IET EngX
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London’s sewage system was designed in the 1860s for a city of around 4 million. There are now around 8 million people living in the capital. Although the system still works well, it’s struggling to cope in terms of capacity. The result is that millions of tonnes of sewage pour into the river Thames every year.

The Thames Tideway Tunnel is a 25km tunnel stretching from Acton in west London to Abbey Mills pumping station in Newham in east London, where it will connect to the Lee Tunnel.  Tideway will connect with 34 of the most polluting overflow points along the river - collecting sewage that currently overflows into the Thames and transfer it to Beckton for treatment.

Project Progress

The project is almost 90 per cent complete and focus is now on preparations for system commissioning which will start in 2024, ahead of full operation in 2025.

Key construction milestones achieved include the completion of the new tunnel network deep below London. Installation of the secondary lining of the Eastern tunnel is nearing completion thus completing secondary lining across the project.   In the Western section of the project sites are also nearing completion with the first public realm now opened at Putney Embankment.

Engineering and Design

The Thames Tideway Tunnel is approximately 25km long, up to 66m deep and ~7m in diameter.  It largely follows the route of the river Thames and goes through challenging ground conditions including chalk and clay.

The tunnels were driven using 6 tunnel boring machines from three main ‘drive shafts’ with an additional 18 sites sunk along the route to connect to the existing sewage network.

Many innovations have been developed and deployed across the project. One example is an innovative, first of its kind electrically-powered hydrofraise diaphragm walling machine was used to install three shafts in the Eastern section of the tunnel.  The Hydrofraise uses mains electricity instead of diesel and reduces the carbon footprint and minimises disruption to neighbours.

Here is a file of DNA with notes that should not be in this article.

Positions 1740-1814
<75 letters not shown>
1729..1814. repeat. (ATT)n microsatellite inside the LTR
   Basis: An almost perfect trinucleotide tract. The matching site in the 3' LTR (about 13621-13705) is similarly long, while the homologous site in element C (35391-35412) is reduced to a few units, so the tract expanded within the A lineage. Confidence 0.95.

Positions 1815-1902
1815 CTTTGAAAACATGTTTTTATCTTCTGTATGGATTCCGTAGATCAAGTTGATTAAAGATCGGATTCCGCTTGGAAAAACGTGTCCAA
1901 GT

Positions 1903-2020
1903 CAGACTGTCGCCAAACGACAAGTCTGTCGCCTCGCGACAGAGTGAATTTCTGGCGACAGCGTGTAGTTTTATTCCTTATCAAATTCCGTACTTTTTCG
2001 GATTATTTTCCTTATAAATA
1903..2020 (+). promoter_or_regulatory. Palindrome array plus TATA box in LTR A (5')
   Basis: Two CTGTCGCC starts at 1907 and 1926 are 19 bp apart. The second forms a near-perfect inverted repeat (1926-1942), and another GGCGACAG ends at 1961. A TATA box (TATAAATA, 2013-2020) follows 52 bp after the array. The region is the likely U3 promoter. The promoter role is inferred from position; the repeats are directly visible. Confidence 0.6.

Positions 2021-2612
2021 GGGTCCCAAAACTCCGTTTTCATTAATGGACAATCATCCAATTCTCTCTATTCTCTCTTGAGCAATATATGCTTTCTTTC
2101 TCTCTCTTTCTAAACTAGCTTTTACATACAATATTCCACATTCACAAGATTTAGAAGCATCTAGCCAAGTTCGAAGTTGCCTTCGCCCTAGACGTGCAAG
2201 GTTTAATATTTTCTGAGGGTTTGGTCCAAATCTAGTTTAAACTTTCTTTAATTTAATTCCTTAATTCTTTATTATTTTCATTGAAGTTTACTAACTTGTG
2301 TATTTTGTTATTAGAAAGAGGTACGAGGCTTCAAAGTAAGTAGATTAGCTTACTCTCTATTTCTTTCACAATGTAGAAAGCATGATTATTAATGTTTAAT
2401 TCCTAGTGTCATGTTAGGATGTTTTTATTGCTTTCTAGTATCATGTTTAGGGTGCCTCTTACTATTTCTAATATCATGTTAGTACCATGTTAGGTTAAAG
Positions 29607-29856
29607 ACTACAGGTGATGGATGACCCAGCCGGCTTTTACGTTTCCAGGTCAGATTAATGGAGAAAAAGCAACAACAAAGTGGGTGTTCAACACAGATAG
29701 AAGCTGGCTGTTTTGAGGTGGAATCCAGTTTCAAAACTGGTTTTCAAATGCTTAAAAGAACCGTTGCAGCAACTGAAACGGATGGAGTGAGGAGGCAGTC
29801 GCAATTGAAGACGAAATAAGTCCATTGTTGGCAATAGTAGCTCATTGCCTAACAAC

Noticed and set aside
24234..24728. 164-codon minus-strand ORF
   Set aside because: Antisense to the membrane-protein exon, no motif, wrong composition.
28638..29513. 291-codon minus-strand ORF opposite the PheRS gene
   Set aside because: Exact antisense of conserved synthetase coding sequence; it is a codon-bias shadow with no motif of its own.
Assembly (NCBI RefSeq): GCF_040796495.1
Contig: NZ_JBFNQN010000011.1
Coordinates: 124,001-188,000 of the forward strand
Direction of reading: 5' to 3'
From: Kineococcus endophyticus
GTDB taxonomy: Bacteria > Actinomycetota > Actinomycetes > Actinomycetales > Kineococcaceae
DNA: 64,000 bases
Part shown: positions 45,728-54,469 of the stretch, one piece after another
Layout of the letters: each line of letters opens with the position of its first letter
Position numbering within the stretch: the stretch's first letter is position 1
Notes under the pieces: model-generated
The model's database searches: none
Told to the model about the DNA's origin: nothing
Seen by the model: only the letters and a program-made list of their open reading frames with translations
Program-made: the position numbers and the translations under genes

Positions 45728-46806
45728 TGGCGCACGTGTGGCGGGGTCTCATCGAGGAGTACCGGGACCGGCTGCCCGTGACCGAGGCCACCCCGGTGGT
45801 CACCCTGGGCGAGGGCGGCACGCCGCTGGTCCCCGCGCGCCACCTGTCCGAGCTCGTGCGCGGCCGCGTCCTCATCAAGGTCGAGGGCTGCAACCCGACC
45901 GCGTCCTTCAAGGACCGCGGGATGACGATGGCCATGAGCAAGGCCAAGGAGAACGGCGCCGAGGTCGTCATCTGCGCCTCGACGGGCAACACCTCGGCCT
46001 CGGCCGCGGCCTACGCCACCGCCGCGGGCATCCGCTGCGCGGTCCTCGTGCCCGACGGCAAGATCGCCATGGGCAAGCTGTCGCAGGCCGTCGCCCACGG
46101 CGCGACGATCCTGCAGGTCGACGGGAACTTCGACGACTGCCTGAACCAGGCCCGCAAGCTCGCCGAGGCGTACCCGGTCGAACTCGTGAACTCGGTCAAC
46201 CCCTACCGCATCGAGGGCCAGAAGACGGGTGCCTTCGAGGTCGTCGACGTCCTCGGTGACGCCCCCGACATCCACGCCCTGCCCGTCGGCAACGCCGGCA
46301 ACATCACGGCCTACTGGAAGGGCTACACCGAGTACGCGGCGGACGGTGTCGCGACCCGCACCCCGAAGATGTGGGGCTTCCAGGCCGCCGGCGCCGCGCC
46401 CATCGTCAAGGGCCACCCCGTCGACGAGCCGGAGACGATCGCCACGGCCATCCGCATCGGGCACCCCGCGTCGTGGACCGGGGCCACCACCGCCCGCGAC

Safety and Risk Management

RightWay is a health, safety and wellbeing approach, and is embedded across the construction phase and specifically high-risk activities, including marine, tunnelling, secondary lining, MEICA installation and site commissioning.

The Project aim is to target zero fatalities or serious injuries, off or on-site and will be achieved by setting new standards for health, safety and wellbeing.

Everyone working on the Tideway Project attends the transformational EPIC programme an interactive immersive induction.  To date, over 23,000 people have attended EPIC and over 1,400 have attended EPIC Logistics, a specific induction course for HGV drivers delivering to Tideway sites. 

Mental Health of the workforce is a major driver for the project and Tideway has been supported by the Mates in Mind programme, Mental Health First Aiders, Mental Health First Aider Networks, and support from local services.